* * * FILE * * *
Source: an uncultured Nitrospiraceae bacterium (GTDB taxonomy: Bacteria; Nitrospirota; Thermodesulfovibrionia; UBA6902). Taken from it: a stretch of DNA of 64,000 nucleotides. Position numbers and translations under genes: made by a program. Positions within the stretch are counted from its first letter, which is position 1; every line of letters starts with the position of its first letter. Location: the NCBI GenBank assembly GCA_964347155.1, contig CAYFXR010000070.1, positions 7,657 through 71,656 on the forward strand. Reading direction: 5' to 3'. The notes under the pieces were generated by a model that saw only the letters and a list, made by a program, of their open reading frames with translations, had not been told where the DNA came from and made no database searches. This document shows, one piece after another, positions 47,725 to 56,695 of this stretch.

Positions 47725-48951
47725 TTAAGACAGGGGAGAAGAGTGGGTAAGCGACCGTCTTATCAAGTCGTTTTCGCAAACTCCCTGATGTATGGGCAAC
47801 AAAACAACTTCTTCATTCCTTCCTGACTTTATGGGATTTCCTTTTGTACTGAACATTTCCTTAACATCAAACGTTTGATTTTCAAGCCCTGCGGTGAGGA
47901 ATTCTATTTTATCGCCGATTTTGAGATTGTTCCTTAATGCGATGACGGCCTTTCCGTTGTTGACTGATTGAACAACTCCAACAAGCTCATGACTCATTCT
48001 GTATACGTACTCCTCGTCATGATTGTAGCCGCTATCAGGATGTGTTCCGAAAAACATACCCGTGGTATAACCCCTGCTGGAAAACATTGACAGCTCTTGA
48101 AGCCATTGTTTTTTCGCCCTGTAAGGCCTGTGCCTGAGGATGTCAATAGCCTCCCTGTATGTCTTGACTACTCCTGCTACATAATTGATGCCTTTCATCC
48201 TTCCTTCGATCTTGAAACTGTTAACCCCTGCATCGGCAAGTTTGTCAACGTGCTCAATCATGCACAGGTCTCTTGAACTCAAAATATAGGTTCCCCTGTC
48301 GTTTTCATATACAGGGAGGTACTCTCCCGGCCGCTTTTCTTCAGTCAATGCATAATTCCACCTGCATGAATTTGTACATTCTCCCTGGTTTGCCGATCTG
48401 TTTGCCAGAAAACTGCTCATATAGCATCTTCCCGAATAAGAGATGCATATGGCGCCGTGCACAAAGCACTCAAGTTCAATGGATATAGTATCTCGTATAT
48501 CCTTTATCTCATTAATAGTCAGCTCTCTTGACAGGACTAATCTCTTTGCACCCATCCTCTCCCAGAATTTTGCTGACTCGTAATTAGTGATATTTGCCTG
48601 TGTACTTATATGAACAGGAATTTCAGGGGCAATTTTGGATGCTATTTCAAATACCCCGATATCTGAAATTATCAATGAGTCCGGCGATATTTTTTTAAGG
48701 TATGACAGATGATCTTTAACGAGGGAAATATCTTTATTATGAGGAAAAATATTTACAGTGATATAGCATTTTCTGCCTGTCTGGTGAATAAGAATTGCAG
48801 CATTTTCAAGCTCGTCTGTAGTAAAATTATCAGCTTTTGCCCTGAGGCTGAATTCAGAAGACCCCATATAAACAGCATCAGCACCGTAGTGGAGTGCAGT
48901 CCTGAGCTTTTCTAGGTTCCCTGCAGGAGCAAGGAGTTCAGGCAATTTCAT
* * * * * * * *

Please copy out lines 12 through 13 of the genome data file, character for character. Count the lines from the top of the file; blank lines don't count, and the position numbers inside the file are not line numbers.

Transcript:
48601 TGTACTTATATGAACAGGAATTTCAGGGGCAATTTTGGATGCTATTTCAAATACCCCGATATCTGAAATTATCAATGAGTCCGGCGATATTTTTTTAAGG
48701 TATGACAGATGATCTTTAACGAGGGAAATATCTTTATTATGAGGAAAAATATTTACAGTGATATAGCATTTTCTGCCTGTCTGGTGAATAAGAATTGCAG